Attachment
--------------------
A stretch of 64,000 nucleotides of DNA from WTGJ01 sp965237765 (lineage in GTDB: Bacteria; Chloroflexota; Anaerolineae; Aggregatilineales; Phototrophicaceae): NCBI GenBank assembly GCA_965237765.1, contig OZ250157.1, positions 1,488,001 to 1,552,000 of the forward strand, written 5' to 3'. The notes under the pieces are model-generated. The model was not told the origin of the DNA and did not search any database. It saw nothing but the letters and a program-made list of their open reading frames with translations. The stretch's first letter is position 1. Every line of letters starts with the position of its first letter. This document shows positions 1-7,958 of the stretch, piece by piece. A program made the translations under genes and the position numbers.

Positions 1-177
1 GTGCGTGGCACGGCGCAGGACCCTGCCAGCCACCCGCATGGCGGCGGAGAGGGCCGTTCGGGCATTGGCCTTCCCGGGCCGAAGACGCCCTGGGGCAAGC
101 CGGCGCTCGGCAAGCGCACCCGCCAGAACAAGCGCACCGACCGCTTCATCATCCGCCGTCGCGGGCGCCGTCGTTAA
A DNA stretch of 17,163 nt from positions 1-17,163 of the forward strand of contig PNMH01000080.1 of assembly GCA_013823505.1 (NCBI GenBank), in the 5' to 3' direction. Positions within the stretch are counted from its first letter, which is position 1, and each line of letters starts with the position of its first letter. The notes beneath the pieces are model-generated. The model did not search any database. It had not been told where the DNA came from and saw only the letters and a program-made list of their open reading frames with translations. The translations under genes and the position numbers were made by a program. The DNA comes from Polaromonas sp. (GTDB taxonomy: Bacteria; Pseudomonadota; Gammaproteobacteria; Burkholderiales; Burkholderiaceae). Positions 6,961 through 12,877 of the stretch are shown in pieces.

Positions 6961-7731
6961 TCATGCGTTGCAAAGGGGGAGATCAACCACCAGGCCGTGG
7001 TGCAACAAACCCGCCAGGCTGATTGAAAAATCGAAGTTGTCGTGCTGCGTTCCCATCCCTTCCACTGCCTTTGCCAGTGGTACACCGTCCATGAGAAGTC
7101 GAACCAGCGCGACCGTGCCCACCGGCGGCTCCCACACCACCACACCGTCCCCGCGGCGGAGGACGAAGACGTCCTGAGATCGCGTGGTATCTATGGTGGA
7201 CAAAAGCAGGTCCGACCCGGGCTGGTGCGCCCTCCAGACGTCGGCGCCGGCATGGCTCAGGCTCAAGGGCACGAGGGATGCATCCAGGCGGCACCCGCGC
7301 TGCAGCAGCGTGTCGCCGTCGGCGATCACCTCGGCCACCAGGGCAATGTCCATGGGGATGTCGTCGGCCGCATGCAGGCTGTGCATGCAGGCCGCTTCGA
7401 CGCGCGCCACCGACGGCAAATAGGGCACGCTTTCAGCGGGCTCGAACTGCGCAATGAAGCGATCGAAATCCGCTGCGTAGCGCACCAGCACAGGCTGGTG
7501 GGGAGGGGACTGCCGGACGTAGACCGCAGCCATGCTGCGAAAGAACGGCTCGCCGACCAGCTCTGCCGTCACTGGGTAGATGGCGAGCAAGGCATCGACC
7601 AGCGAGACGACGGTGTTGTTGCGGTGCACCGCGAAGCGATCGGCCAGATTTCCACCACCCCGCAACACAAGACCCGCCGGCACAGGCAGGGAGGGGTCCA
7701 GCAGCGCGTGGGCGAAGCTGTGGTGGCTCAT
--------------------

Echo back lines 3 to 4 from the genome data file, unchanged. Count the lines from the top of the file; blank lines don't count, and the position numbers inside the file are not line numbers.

1 GTGCGTGGCACGGCGCAGGACCCTGCCAGCCACCCGCATGGCGGCGGAGAGGGCCGTTCGGGCATTGGCCTTCCCGGGCCGAAGACGCCCTGGGGCAAGC
101 CGGCGCTCGGCAAGCGCACCCGCCAGAACAAGCGCACCGACCGCTTCATCATCCGCCGTCGCGGGCGCCGTCGTTAA